Three bodies were recovered on Thursday morning as search and rescue operations resumed at the Savitri river, more than 36 hours after a bridge collapsed in Maharashtra’s Raigad district.
Raigad collector Sheetal Ugale confirmed that a body was recovered from Anjarle beach, about 150 kilometers from the location where around 10 vehicles, including two state transport buses, fell into the river.
The body was identified as that of Srikant Kamble who was driving a Jaigad-Mumbai state transport bus.
A second body, that of a woman, was found at Harihareshwar beach, about 60 kilometers from Mahad. Authorities, however, are trying to ascertain if the body is from the bridge collapse.
A third body, also of a woman, was found at Kemburli.
The Coast Guard, National Disaster Response Force (NDRF) and Navy began combing the river early in the morning, looking for signs of the vehicles. Heavy rains had caused the Savitri to flood, leading to the collapse of a century-old colonial bridge that links to the Mumbai-Goa highway around Tuesday midnight. Two bodies were recovered by Wednesday afternoon, but authorities estimate around 30 people are still missing.
Sources from the NDRF said the massive magnet being used to trace metal bodies in the river may have found something as it become stationary underwater. Teams are waiting to pull out the 300 kg magnet using a crane.
“Something has got stuck in one of the hooks we had put in the river from the new bridge. But it is not clear if that is a vehicle as we have not been able to penetrate the surface due to the strong current in the river,” said a NDRF official.
“The current is same as it was on Wednesday. Our officials are also trying to trace the vehicles and the people in boats up to three kilometers down the spot.We hope to recover the vehicles and some people by today evening,” the official added.
The incessant rains in the catchment areas of Mahabaleshwar, where river Savitri originates, has made the rescue operations a tough task given the raging torrent of muddy water.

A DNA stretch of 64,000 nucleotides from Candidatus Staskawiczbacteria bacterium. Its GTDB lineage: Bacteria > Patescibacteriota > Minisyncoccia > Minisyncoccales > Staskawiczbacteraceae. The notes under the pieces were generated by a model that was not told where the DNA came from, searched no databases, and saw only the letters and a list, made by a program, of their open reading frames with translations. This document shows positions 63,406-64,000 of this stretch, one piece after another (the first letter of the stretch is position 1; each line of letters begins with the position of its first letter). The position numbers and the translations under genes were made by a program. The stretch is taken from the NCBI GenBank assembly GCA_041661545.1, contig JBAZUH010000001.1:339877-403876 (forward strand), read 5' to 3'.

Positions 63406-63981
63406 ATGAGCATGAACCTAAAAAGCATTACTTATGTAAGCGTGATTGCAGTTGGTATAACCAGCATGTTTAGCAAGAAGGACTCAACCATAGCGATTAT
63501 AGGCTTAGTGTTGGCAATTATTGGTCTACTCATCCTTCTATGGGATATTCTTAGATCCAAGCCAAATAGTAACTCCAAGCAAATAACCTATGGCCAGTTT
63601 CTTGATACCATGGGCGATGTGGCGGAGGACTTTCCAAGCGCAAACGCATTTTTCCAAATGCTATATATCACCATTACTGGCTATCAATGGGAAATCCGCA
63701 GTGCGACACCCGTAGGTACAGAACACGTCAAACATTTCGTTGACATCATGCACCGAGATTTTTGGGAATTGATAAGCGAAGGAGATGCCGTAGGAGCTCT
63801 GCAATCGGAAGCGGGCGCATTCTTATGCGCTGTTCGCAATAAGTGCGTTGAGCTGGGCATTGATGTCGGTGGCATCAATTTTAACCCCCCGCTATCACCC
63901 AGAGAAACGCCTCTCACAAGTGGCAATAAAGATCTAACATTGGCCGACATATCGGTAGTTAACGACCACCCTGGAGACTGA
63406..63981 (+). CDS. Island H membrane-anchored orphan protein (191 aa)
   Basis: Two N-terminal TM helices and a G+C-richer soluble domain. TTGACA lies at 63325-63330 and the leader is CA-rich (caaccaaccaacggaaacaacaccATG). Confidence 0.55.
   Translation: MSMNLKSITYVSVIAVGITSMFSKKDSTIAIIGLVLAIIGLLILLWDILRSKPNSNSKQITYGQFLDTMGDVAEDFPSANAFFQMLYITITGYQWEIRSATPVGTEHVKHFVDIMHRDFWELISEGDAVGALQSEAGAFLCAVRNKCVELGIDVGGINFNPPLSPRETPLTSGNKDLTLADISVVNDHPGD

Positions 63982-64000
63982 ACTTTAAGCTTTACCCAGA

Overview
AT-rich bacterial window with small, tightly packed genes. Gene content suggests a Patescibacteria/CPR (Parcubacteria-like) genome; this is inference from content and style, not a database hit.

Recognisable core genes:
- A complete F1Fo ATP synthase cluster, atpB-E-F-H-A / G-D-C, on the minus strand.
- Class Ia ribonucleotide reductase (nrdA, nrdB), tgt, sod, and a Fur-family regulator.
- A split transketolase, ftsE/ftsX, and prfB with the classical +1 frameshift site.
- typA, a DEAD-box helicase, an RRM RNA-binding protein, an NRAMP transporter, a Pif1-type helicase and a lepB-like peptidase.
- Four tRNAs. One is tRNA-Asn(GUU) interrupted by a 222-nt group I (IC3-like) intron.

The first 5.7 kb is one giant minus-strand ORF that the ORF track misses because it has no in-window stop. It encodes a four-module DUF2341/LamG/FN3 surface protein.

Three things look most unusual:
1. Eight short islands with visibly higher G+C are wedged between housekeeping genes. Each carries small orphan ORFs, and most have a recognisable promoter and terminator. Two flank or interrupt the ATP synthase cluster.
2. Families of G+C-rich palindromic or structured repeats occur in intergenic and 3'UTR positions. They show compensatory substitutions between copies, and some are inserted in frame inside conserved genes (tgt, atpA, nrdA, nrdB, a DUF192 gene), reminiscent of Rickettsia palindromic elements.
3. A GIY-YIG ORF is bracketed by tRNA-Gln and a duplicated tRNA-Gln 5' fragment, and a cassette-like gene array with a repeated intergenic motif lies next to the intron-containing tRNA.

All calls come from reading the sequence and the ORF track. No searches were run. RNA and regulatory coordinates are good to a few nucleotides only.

Officials also fear that the current will have carried bodies and vehicles out into sea.
Two helicopters each from Navy and Indian Coast Guard along with river rafters have been pressed into service while scuba divers and electronic sensors to locate human bodies under the water will bolster efforts on Thursday.
Mahad Police and local residents have also joined in the operations. Raigad district superintendent of police, Suvez Haque, said various agencies were part of the operations combing the 30-kilometer stretch of the river.
Families asked to approach authorities
Relatives of two families arrived at Mahad, claiming seven of their kin were travelling in a Tavera from Guhaghar to Mumbai, and were not reachable since Tuesday night. “I talked to my relatives over phone at around 11pm when they were having dinner. However, in the morning I noticed that they have not reached their homes nor they are reachable,” said Ashish Bhalekar.
District administration said there were 22 persons including the driver and conductor travelling in two Maharashtra State Road Transport Corporation buses. The Jaigad-Mumbai and Rajapur-Borivali buses had 17 passengers on board.
“Based on the information shared by one eyewitness, we suspect two buses have been washed away. Apart from people travelling in two ST buses, we have appealed people to come forward if their kin who were supposed to have travelled by this road has not reached the desired destination,” said Sheetal Ugale, district collector, Raigad.
Time and nature lead to disaster
More than half the 100-year-old bridge, connecting Mahad-Poladpur section, gave way at around 11:30pm due to the rains and river current. Such was the ferocity of the water that locals didn’t hear the noise from the bridge collapse.
According to Basant Kumar, an eyewitness, two Mumbai-bound buses fell into the river after the bridge crumbled within seconds. “I first noted a bus going down. Within moments I saw another vehicle falling in the river,” said Kumar, who works at a garage near the bridge.
The collapsed bridge had apparently surpassed its utility period, but the state Public Works Department allowed vehicular traffic on it, despite another bridge being built parallel to it in 2000. Traffic moving towards Mumbai plied on the old bridge while vehicles moving towards Goa where routed to the new bridge.